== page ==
If I could propose an 8th Natural Wonder of the World, my vote would be for the stunning Antelope Canyon near Page, Arizona. Located on Navajo land, the man-made canyon structures that make up the Antelope Canyon are breathtakingly gorgeous with their curved, flowing shapes that seem to be suspended in time. Hiking down into the canyon is like taking a trip to another world, one of blazing red rocks, winding passageways, and heavenly beams of sunlight streaming through the cavernous openings. It consists of two separate canyons referred to as the Upper and Lower Antelope Canyons.
The Two Canyons
The Upper Canyon is the most frequently visited of the two canyons for two main reasons: it is more easily accessible than the Lower Canyon, and it features brilliant beams of sunlight that penetrate through the canyon openings around mid-day. The Navajo people call the Upper Canyon Tsé bighánílíní, meaning “the place where water runs through rocks.” It is at an elevation of about 4,000 feet and the walls of the canyon rise 120 feet above the stream bed. Visitors can easily enter the Upper Canyon from the parking lot and the terrain is pretty flat, wide open, and easy to navigate through.
The Lower Canyon is referred to as Hazdistazí by the Navajo people, meaning “spiral rock arches.” This canyon is less busy due to its steep descent, thin slots to get through, and longer, uneven terrain. Long metal staircases have been installed inside the Lower Canyon to give visitors safe, secured access. Professional and amateur photographers alike are drawn to the Lower Canyon to capture the sheer beauty of what lies within. To capture the best lighting, tour the canyon in the early hours and late morning.
How They Were Formed
Formed over time by flash flooding and other weathering processes, such as erosion, the Antelope Canyon is composed of Navajo sandstone. When it rained, especially during the monsoon season, heavy rainwater collected in the basin above the canyon. As it traveled downhill, it gained speed and collected sand as it rushed into the narrow passageways of the canyon. Over time this eroded the passageways and created deeper canyons with smooth, flowing walls. The canyon is occasionally affected by flooding today, and so erosion and weathering continue to change the landscape of the canyons.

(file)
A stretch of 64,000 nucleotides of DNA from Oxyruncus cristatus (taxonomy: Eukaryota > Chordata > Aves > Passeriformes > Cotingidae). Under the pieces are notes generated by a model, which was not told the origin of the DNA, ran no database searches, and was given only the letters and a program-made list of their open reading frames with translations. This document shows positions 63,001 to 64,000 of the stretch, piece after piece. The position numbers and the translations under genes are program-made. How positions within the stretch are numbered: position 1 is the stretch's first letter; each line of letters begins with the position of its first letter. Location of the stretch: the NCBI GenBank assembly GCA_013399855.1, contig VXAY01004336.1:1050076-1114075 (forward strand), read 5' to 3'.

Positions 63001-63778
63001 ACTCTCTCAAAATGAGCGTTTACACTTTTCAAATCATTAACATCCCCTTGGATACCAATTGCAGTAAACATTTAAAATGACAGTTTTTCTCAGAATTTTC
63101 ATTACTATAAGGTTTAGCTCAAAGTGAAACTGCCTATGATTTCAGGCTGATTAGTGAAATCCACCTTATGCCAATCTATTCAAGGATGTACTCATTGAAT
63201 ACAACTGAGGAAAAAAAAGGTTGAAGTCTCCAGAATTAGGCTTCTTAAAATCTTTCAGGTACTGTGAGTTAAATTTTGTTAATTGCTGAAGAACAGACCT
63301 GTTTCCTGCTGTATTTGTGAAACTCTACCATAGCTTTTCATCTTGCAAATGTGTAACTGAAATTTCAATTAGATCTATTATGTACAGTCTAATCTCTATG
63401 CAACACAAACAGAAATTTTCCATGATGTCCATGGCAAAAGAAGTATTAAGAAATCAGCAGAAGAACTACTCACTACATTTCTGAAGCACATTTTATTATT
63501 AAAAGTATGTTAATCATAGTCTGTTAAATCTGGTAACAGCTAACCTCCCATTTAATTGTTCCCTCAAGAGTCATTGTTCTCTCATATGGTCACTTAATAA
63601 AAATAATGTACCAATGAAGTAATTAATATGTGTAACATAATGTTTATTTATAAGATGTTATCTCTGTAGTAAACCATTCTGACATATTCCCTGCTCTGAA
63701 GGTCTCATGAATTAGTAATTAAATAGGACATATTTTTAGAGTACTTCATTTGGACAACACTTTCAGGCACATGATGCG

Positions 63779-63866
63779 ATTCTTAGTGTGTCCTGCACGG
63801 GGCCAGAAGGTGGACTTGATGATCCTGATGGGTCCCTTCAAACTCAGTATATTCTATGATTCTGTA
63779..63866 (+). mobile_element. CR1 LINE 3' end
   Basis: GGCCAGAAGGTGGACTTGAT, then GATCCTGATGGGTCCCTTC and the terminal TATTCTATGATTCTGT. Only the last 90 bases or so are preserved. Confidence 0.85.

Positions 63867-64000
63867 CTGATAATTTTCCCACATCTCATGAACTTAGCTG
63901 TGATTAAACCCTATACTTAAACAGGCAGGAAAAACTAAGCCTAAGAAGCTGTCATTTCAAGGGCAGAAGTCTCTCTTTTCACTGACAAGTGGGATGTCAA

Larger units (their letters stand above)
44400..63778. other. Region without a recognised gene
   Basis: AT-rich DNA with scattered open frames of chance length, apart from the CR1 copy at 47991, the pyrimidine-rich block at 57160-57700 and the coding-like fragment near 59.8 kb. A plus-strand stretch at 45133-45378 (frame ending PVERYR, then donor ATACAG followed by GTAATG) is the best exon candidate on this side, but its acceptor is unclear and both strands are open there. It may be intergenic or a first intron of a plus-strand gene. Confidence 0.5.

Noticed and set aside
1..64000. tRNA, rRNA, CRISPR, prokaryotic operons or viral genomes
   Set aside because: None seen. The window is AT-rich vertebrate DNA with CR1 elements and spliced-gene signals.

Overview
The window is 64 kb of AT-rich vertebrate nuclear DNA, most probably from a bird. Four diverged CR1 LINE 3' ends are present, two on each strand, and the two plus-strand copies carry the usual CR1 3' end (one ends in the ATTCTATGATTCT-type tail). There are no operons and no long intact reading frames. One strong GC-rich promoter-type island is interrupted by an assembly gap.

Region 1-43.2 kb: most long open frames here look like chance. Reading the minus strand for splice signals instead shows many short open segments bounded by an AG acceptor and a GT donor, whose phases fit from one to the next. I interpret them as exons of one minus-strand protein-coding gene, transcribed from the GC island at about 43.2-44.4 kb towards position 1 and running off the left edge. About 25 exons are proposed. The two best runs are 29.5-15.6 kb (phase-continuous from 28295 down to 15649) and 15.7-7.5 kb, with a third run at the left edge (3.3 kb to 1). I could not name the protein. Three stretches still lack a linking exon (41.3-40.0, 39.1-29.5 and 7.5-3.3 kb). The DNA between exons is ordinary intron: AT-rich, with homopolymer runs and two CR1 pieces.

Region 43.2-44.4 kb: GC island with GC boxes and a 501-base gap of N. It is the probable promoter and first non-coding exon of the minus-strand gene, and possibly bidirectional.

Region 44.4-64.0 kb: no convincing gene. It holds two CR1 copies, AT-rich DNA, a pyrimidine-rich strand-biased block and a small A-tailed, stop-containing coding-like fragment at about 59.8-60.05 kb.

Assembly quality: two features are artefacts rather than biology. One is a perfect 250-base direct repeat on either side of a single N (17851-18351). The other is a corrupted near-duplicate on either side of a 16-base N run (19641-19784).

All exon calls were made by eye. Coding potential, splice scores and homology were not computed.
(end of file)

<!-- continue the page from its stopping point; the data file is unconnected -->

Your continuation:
A Real Threat
While hiking up, down, and through the canyons presents risks such as tripping or falling, the canyons hold a much more serious threat inside. Flash flooding in the canyons is a reality and is the main reason that access to the canyons are only allowed through guided tours. During the monsoon season, rains can quickly flood the canyons with little, to no, prior warning. Even rains from dozens of miles away can rush downstream into the canyons, creating a very dangerous situation for anyone inside. In August of 1997, 11 tourists were swept away and killed in the Lower Canyon by a flash flood that resulted from a storm 7 miles “upstream.” The only survivor was the tour guide who had swift-water training. The canyon had only a wooden ladder at the time for visitors to climb up and out on. It was swept away as well. After that a metal ladder system was bolted into the canyon. There are now also deployable cargo nets at the top of the canyon, a NOAA weather radio at the fee booth, and alarm horns that are stationed to warn visitors of flooding. Flooding still occurs in the canyon. In October of 2006 a 36 hour-long flood happened and the Tribal Park Authorities were forced to close the Lower Canyon for five months!
There are many different tour companies that provide year-round guided tours into the Antelope Canyon. Visitors to the canyon consistently note that the Upper Canyon is always more crowded than the Lower Canyon and can, at times, feel rushed and claustrophobic. Some visitors also comment on how it feels commercialized and expensive (tours range from $40 to $88 + the $8 entry fee/person). Nevertheless, the awe-inspiring beauty is a must see and something that will surely top your list of destinations! Wear comfortable hiking shoes/boots, bring bottled water, and don’t forget your camera! For specific tour information, read on: